From the signature tower of Hallgrímskirkja, we took in the splendid view of the cityscape, from the surrounding mountains down to the sea. Some members of our little group even went on a whale-watching trip right off the local shore – all in a day’s work, so to speak.
But you can’t just go to Iceland and see nothing but the capital. Nature’s really the thing here, and so I set out to explore the Icelandic countryside.
Renting a huge and robust 4×4 monster jeep, especially adapted to local road conditions, we ventured on the so-called “Golden Circle” tour, a popular route in southern Iceland.
Arguably the country’s most beloved tourist route, the “Golden Circle” includes the valley of Haukaladur, where famous geysers blow their scalding fountains over 20 meters high, and the valley of þingvellir. The latter isn’t only the erstwhile site of the world’s oldest parliament, but also a geological hotspot where you can observe two major tectonic plates drifting apart.
We also visited the breath-taking Gullfoss, Icelandic for “golden waterfall”, as well as the Langjökull glacier, where we even had the chance to drive a snowmobile over the eternal ice.
Lunar Landscapes, Thermal Spas, and Local Food
On yet another trip from the capital, we went for a hike on the slopes of one of the many volcanoes, and we participated in a quad “moon” tour as well: from volcanic lunar landscape to coastal dunes and black beaches, Iceland’s scenery is ever changing and ever fascinating.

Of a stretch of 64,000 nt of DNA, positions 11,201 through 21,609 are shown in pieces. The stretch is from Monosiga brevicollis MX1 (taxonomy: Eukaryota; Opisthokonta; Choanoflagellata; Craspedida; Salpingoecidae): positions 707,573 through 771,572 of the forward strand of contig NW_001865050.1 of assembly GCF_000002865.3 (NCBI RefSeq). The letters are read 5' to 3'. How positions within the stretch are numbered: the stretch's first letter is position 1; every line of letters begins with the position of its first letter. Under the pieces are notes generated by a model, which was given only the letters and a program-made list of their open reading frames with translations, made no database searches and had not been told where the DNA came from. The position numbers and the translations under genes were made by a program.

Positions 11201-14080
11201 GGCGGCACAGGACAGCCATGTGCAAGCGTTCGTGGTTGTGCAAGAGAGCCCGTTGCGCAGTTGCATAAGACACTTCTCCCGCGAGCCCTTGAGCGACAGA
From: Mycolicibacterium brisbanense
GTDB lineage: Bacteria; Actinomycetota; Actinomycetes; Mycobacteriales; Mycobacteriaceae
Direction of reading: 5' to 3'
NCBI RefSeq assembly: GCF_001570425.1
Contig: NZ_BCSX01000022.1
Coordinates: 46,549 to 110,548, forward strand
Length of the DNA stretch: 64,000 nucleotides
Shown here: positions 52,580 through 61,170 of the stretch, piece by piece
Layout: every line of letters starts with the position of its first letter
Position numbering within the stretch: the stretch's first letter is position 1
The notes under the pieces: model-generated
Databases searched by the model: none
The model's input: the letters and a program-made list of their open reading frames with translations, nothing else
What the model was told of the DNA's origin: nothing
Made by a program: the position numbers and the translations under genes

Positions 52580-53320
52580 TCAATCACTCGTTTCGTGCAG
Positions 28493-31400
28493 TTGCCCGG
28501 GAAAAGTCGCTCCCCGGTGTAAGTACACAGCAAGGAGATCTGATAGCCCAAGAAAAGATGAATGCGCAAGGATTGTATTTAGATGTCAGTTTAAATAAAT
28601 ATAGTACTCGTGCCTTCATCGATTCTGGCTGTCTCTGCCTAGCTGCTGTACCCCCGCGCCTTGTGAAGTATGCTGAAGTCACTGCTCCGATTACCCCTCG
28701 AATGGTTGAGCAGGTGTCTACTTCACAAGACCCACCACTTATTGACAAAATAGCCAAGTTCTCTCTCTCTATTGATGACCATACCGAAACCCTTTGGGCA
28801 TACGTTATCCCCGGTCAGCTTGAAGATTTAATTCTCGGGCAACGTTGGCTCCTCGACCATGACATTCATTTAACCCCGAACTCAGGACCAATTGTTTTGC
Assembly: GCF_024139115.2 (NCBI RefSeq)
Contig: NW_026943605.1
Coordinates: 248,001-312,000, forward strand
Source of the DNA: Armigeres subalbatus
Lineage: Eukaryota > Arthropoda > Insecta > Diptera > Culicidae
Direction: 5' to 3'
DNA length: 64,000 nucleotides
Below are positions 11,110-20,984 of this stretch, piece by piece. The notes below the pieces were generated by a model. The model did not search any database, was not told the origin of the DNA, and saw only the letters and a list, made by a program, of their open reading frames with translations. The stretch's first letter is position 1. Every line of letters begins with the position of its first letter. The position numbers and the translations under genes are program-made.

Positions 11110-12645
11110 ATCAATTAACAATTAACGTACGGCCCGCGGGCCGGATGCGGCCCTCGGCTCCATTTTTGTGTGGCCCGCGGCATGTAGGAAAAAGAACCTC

Trees are about the only thing missing from this truly amazing landscape! Most native birches and junipers, if there are any, just don’t grow very tall. (The locals joke: “What do you do when you get lost in an Icelandic forest? –Just stand up and have a look around.”)
After so much action, it was high time to relax and to gorge on some great food. For the relaxing part, we obviously stopped at the Blue Lagoon, a natural swimming-pool fed by hot springs. I thought that floating in 37°C mineral water was a worthwhile experience, though a bit overpriced.
However, most tourists didn’t seem to mind: There was a veritable throng of visitors crowding the spa’s skincare shop, where you could buy natural cosmetics at prices as steep as Iceland’s mountainsides.
For the marvelous food, we opted for Fishmarkaðurinn, an oft-recommended restaurant in downtown Reykjavik. Rumor has it that Icelandic cuisine solely consists of curious delicacies like sheep’s testicles and half-rotten shark, but fortunately, those stories turned out to be merely rumors indeed.
Instead, we got to try an opulent nine-course meal intended for tasting the restaurant’s typical specialty: Icelandic-Asian fusion seafood. Verði þér að góðu! – Enjoy your meal!
But Reykjavik doesn’t only boast great eateries. After dinner, we then discovered Loftið, yet another great place for Iceland’s nightowls. The posh lounge soon transformed into a dance-floor full of cheerful Icelanders and tourists alike.
At Loftið, I even ran into a couple of InterNations members again: It’s a small country, after all. Almost the end of the world.
(Image credit: 1), 2), 4) 6) iStockphoto 3), 5) Malte Zeeck / InterNations)
Gabriela Profir says
I want more photos!